Illustration Friday: TEA

Tea – an epic tale thereof…

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When Cats Do That Thing…

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For the Hell of it

Over on the socials, I’m in a group page with a shared interest in the area where I grew up. Somebody recently posted their recollection of a certain nun – one who was bolted to our church and was also the headmistress of our junior school. The recollection and the comments that quickly piled in, were none she would’ve been happy to read, but somehow still were light enough, and for the most part they came with a shrug. I didn’t remark. I wanted my own space for that.

Which is this, by way of reply.

A heart no longer beats in that nun (did it ever?) but let’s rename her Sister Assumpta for the hell of it. Broader than she was tall, and greyly like a pot on the stove – heated to spitting, spite and froth by whatever flame and craving raged under her. This wide bride was placed (post-War, by forces unknown) in charge of small children for whom I cannot remember her having a smile or a soft voice. A clanking bag of threats and harm. Woe betide you… and always the swish and the palm-searing thwack of her cane. In short, she was short of everything: compassion and kindness and stature; short-tempered. But long-lived.

Alongside her, and her-almost-opposite, worked Sister (let’s call her) Josephine. Rake-thin and bony against her boss’s squat and pudding frame. Sister Josephine took us for sports – for football, even, red-tracksuited, whistle-in-mouth, jogging the touchline with her veil comically training behind her; jet-trail of our Flying Nun. Sister Jospephine looked after the Altar Boys. Assumpta just wanted to disfigure them. So, there, for balance.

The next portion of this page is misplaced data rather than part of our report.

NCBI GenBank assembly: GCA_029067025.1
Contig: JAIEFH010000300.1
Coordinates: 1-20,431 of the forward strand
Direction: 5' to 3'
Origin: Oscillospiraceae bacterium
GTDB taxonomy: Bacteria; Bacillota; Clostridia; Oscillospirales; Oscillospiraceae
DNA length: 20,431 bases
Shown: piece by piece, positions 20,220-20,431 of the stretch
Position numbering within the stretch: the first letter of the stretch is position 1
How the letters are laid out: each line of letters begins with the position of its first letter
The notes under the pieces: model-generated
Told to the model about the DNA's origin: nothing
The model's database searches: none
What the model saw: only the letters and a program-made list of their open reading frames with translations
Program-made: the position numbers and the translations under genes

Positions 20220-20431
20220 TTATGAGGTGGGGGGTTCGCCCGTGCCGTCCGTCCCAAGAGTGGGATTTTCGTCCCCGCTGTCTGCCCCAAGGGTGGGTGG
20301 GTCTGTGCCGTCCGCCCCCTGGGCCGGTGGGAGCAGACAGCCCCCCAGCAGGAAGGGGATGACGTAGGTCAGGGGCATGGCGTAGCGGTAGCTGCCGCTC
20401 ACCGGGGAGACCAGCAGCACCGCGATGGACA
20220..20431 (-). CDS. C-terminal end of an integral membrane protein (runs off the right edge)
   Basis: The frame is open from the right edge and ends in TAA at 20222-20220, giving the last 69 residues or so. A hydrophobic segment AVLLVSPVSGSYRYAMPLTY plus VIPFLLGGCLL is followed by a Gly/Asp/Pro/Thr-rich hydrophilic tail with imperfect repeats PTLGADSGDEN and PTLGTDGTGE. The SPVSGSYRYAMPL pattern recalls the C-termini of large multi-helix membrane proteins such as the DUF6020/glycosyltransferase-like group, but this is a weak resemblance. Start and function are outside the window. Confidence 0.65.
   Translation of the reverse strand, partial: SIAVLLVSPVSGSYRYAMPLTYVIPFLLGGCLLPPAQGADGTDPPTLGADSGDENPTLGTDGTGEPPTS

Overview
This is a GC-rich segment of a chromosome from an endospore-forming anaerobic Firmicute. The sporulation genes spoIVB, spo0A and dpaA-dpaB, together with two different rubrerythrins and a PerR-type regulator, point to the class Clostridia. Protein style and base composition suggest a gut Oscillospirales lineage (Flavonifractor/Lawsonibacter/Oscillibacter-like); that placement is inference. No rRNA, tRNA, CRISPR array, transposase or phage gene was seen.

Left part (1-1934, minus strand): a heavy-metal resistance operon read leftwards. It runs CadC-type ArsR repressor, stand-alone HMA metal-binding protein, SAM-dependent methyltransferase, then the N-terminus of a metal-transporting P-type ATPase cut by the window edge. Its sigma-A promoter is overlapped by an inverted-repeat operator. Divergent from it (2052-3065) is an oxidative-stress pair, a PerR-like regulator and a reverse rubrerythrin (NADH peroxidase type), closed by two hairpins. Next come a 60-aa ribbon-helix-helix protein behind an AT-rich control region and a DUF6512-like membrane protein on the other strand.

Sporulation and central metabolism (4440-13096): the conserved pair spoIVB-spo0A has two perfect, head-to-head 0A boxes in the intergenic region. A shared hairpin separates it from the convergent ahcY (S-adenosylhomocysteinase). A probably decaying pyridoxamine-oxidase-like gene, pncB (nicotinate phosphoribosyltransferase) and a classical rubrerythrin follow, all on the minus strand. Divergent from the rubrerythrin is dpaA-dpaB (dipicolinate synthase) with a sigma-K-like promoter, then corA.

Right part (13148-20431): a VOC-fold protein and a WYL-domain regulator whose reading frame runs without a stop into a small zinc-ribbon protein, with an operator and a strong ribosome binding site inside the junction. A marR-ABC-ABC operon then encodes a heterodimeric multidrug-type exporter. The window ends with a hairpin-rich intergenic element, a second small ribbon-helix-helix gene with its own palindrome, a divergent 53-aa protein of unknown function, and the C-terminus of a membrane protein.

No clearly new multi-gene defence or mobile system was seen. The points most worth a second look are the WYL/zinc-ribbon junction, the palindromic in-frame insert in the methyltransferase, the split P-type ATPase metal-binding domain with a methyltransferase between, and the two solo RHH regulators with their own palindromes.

An aunt of ours became pregnant, unmarried, at eighteen. Condemned to a home, the history goes, she was forced by the nuns to scrub stone floors on hands and knees.

My mother met an old teacher-nun of hers from the school that was the horrid gothic grave crouched on the hill coming up out of the city. Somehow both sprightly and decrepit, the dust-covered bully grabbed my mother’s arm in her claw and hissed something approximate to remembering. I remember: Mum being terrified anew of the nun, forty years on; how she had made her school days a misery. With harsh words for the hell of it.

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The Unbearable Lightness of Pie Season

(To the tune and the moves of Night Fever) “Pie Season, Pie Sea-sohhhnn…”

A nod to the progress of this year’s (2016/17) season. Top row: Poster for our Inaugural Bake, and two shortlisted potential brand identities and designs for the whole pie-baking (and some fermentationals) gig. I think I like best the Steamy Window thing. The pie-tin device is pretty strong, and the naming, let’s face it, is pretty sweetly rooted in a seasonal truth. But then the fox is kinda cute. Hey, I know, it’s what I do when I’m not making pies…

Thoughts?

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And then below, an economic collage of 4 of the 5 bakes this Season, to date. There were actually two batches of Sausage Rolls, but one photo tells the tale, thanks very much. And as for the very latest pies (bottom right; locally sourced ham, leek, potato and Stilton in a creamy mustard sauce) – notice how this photo shows the greatest number of pies ever baked ever anywhere in the history of pie baking. Period. See what I did? Terrific.